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corrects himself to lie and say he won. what do you think of that quick slip? >> thank you so much for having me on. i think that's a moment in which we saw the real donald trump. that's an interview from trump tower. we were watching "the apprentice" clips. he was happy, and i think we saw the real trump there. >> another part of your book, his memory issues, here's a quick clip of him ending your but view, because he says he has to deal with afghanistan? take a quick listen. >> the reason i'm doing this, devoting a lot of time to it, i have to get back up, because, you know, i'm doing the whole thing with afghanistan. >> trump seems to imply he has foreign policy powers even after leaving the white house. your thoughts about that interaction with him?

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>> it was a very strange moment. one of the things i took away from donald trump, he conducts himself like an actor. he's playing the part of a politician, playing the part of president of the united states. he's not interested in governing or forming policy, but as the journalist who spent the most time with him since he left the white house, the media has stopped covering donald trump. we aren't paying attention. he didn't have to test himself at the debate. he didn't show his true self in the debate. i think it's important for the conversation to go back to donald trump, who he is, what he wants, and my book is his origin story. >> ramin, you also elaborate on his several and repeated memory lapses saying, quote, a question about a contestant cascades into a defense of his leadership as potus, and then swings back to the 200s.

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again, on some days i have a feel he has no idea whom he is even talking to. at our second meeting, he tells me he couldn't remember sitting down with me, even though it was a few months earlier. to your point that you just said, shouldn't voters be concerned about his clear cognitive deficits? i think so. not only could he not remember me, he couldn't remember the names of contestants on "the apprentice" he couldn't remember certain things and moments when he was in the white house. he has a very foggy memory. we never saw that at the debate, because he wasn't pushed. he let joe biden do all the talking, and i think the focus needs to be back on donald trump. >> something you just said that struck a chord with me is this idea that he puts on, maybe that mask or facade, when he presents he won, and then he was acting the role of president of the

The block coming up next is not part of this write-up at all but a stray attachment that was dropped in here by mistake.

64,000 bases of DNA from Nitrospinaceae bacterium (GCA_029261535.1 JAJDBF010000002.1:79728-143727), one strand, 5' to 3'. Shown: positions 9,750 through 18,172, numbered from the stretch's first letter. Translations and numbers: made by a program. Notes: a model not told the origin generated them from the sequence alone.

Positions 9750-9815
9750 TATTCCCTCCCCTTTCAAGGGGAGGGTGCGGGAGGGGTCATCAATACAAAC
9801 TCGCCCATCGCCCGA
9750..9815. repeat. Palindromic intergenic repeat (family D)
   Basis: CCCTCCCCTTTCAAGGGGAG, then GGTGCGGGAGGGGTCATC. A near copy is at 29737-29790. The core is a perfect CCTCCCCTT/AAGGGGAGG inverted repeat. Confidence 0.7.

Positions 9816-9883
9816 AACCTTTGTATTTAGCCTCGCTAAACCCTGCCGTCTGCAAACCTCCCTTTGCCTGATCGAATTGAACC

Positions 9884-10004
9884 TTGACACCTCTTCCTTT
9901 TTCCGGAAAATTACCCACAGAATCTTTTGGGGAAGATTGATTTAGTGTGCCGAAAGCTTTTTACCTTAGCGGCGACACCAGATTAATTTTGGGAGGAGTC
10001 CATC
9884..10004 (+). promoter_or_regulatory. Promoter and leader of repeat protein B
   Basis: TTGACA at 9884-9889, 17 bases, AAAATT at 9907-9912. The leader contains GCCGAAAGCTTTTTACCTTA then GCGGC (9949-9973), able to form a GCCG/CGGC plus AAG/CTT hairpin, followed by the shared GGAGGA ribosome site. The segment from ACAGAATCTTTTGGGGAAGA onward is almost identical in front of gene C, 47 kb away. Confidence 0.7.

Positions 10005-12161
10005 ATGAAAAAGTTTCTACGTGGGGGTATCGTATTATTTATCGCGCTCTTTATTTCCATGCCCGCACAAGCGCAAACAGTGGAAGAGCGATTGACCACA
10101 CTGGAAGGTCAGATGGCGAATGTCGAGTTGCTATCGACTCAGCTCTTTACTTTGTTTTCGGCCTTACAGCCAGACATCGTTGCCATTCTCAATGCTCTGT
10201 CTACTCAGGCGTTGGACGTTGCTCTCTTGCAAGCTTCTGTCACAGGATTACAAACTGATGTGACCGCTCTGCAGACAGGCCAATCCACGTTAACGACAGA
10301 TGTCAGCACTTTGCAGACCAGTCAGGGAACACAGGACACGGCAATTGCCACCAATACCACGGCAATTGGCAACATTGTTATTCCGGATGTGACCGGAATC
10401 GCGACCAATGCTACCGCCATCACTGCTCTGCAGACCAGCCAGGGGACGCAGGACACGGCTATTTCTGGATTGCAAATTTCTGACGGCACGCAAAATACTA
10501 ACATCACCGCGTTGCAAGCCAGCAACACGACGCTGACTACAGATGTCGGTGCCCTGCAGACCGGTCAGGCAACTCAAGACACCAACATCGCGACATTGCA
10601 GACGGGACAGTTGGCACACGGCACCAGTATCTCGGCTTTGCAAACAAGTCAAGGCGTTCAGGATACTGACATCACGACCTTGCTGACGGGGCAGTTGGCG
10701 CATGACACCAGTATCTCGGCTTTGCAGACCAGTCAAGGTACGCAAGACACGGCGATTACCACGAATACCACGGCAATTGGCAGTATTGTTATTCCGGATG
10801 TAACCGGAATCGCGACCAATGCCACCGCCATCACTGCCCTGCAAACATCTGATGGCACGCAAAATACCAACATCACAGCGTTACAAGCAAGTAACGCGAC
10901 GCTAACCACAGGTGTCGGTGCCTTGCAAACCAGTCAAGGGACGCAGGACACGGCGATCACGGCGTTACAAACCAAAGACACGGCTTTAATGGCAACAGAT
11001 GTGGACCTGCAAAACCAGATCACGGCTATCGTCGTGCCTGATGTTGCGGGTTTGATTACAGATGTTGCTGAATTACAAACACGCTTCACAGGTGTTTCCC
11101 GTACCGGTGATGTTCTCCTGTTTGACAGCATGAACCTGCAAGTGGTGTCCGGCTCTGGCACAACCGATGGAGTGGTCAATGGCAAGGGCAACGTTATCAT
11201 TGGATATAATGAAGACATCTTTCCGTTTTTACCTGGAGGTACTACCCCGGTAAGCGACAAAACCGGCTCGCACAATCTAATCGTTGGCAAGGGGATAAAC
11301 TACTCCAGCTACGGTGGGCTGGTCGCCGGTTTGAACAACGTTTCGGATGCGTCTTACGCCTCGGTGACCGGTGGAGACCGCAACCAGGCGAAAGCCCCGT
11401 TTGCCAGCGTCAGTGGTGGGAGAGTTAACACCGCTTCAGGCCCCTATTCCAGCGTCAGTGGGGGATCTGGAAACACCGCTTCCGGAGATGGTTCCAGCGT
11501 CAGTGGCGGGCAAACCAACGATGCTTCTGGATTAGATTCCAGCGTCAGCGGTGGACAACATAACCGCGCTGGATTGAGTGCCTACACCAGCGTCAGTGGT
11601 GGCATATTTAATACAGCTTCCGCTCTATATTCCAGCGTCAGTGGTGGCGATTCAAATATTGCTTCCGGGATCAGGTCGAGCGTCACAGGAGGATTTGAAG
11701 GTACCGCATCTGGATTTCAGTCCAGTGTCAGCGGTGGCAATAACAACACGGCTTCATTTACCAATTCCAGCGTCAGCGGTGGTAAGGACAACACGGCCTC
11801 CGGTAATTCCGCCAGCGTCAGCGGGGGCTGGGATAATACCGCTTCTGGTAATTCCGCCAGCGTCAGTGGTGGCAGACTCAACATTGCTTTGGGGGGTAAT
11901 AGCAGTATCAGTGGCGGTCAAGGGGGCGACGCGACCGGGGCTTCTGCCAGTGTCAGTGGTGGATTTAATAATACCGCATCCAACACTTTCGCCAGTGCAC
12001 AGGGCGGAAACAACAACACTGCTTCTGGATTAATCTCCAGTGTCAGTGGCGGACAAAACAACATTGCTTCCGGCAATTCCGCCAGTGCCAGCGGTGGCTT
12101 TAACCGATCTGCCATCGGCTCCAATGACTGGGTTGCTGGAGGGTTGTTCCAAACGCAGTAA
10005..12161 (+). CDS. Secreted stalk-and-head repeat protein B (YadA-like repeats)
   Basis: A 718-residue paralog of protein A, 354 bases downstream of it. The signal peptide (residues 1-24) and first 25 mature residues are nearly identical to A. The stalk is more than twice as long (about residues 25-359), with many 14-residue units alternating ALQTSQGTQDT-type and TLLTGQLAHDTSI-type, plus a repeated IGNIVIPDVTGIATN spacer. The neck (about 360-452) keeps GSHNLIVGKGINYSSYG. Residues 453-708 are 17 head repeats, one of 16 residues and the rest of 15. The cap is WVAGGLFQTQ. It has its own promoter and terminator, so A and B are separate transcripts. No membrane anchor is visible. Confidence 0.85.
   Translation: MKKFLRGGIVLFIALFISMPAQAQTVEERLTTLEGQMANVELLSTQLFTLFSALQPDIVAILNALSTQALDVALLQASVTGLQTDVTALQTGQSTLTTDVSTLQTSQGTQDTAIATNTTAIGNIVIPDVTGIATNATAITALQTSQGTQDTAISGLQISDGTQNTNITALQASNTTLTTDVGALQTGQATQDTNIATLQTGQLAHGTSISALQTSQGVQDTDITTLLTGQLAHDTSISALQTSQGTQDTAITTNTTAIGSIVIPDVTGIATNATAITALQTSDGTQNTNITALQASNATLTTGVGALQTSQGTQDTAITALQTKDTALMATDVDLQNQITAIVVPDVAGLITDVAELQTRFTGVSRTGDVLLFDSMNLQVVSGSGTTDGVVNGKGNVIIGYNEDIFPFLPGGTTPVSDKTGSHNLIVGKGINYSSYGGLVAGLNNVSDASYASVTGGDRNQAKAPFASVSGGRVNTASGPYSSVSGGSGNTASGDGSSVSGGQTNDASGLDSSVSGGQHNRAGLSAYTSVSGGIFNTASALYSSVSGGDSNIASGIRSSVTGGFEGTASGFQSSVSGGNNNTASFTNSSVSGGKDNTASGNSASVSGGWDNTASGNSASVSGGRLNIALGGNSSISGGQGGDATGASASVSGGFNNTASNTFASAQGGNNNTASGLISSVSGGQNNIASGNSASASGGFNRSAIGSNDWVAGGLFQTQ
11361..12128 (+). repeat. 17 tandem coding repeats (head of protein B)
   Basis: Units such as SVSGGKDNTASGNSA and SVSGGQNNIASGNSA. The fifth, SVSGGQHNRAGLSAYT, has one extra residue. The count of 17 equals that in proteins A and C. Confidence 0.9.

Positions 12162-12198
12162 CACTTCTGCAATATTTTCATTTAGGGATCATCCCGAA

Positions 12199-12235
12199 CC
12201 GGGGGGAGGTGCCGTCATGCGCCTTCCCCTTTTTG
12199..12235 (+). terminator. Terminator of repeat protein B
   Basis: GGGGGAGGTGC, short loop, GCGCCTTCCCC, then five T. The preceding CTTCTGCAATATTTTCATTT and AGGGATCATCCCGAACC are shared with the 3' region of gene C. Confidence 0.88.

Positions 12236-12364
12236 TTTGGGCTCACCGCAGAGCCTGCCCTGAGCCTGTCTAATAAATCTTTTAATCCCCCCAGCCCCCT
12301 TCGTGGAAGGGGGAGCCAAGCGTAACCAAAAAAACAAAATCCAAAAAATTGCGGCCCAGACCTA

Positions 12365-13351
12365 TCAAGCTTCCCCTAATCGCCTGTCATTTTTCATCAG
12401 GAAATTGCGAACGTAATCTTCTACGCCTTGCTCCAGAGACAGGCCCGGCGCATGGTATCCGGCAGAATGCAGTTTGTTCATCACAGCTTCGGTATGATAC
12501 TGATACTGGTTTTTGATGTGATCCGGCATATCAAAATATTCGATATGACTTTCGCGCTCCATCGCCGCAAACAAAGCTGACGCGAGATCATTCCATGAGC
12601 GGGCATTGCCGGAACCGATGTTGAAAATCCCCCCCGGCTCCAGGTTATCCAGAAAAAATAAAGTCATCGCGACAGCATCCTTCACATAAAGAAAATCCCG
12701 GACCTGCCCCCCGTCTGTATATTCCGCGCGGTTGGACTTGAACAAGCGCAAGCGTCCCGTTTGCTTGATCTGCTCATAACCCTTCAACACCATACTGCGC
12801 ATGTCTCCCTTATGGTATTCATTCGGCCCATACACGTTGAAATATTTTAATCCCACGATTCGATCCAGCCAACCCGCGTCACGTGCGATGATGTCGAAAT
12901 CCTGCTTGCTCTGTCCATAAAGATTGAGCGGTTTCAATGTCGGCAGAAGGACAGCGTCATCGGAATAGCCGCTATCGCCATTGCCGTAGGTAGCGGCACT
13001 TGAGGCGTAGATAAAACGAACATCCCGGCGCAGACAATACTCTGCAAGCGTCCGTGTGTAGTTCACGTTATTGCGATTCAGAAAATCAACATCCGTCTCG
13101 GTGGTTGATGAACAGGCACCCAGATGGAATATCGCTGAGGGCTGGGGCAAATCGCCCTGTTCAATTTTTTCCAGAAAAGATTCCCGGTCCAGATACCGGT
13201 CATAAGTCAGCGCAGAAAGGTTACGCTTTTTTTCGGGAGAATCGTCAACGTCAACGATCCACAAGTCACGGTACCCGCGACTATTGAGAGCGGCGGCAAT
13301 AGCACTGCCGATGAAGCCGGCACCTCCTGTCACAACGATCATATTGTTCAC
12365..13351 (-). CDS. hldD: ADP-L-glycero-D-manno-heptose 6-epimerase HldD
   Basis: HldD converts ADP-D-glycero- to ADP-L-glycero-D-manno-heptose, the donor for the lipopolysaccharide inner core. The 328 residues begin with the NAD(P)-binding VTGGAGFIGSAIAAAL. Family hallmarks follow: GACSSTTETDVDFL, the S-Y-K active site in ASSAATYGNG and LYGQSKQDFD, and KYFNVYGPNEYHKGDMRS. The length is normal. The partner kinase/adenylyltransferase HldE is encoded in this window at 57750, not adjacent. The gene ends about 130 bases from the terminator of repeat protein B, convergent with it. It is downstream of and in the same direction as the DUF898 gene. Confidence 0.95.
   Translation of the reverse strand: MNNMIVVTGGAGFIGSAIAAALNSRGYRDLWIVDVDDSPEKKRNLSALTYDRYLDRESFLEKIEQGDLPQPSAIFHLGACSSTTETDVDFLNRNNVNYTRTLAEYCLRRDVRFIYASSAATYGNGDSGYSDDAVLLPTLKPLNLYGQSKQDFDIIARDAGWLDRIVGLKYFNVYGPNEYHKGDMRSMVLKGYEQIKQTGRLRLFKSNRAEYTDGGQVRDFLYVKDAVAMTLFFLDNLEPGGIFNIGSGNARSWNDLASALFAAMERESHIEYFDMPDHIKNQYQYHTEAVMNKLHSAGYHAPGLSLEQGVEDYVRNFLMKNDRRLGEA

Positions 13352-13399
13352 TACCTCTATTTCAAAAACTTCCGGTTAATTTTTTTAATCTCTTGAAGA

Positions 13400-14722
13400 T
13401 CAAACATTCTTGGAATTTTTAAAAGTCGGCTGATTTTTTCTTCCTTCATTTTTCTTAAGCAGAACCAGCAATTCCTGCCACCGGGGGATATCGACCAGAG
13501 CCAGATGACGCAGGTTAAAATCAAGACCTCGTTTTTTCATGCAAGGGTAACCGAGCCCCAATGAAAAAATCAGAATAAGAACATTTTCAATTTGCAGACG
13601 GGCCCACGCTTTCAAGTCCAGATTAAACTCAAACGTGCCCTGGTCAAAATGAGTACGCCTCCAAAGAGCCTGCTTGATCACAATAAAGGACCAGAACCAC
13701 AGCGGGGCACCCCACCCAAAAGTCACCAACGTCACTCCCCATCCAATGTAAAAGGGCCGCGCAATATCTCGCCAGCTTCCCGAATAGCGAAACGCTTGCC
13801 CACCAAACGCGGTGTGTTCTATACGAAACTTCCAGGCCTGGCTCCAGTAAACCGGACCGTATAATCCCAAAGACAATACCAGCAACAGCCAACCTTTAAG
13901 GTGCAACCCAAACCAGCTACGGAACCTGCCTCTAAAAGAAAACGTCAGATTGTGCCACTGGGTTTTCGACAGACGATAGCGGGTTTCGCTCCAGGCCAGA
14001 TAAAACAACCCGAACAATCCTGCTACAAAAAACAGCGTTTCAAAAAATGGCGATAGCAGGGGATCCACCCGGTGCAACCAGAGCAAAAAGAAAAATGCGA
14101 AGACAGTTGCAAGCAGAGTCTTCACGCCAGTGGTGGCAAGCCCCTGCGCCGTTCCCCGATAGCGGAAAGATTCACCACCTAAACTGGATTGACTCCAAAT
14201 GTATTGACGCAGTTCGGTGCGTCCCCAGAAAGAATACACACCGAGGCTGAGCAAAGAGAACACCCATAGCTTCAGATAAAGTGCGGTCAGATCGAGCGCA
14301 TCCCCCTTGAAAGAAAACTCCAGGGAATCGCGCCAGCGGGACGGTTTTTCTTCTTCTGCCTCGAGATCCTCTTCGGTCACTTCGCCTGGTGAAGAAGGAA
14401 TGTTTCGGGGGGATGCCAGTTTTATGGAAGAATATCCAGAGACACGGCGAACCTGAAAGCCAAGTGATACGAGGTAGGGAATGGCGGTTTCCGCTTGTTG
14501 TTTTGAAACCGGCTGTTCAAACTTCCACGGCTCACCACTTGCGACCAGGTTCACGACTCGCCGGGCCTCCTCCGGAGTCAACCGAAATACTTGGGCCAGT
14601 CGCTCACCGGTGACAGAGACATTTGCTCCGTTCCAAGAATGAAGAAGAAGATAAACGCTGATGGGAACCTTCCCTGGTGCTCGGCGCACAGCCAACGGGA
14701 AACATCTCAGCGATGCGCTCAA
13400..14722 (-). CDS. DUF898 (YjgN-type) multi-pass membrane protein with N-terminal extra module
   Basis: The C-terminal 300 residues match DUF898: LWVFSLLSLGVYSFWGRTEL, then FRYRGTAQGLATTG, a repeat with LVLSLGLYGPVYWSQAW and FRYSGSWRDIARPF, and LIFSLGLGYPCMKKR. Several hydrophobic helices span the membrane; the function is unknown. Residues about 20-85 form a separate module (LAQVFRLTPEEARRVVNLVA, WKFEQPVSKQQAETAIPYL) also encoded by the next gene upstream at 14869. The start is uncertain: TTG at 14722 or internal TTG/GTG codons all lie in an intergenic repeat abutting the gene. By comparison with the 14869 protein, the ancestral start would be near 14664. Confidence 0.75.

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united states, which, you know, when i say it's a binary choice between democracy or dictatorship, it's not hyperbole. it's an existential moment. when you have somebody who pretends to do the job or somebody who can do the job, how important is it that people read your book to understand the genesis of how donald trump got where he is. >> my book was written with the mind defend set of appealing to everyday voters, who watched reality tv. it's important to understand this mirage that was created on "the apprentice." that was all through the effects of edits, the show's producer, what was done with cameras, lenses, tricks we clearly need to know about as american voters. >> smoke and mirrors. ramin, thank you so much for being here. your book is a doozy. it's fantastic.

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>> thank you so much for having me. we'll be right back with one more thing. > we'll be right bace more thing (woman) i'm so excited. i'm finally here in the city. what. (man) ahhhhh! (man) have you seen my ph- ahhh! (woman) oh no! (man) woah, woah, woah! (woman) no, no, no, no, no!

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(woman) great. (man) ughhh. (man) dude. (vo) you break it. we take it. trade in any phone, in any condition. guaranteed. and get a new iphone 15 with tons of storage, on us. (woman) oh yeah. only on verizon. if you're living with hiv, imagine being good to go without daily hiv pills. good to go off the grid. good to go nonstop. with cabenuva, there's no pausing for daily hiv pills. for adults who are undetectable, cabenuva is the only complete, long-acting hiv treatment you can get every other month. it's two injections from a healthcare provider. just 6 times a year. don't receive cabenuva if you're allergic to its ingredients or if you're taking certain medicines which may interact with cabenuva. serious side effects include allergic reactions, post-injection reactions, liver problems, and depression. if you have a rash and other allergic reaction symptoms, stop cabenuva and get medical help right away. tell your doctor if you have liver or kidney problems,

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president biden making it abundantly clear this morning he's not taking advice from party leaders or big donors. he's listening to voters, staying in the race. >> i don't care what those big names think. they were wrong in 2020. they were wrong in 2022 about the red wave. go with me, come out with me. you make a judgment. you make a judgment. >> and a quick programming note, you can catch me saturdays at 12:00 p.m. eastern right here on msnbc. that does it for me tonight "the reidout" with joy reid is up next. ♪♪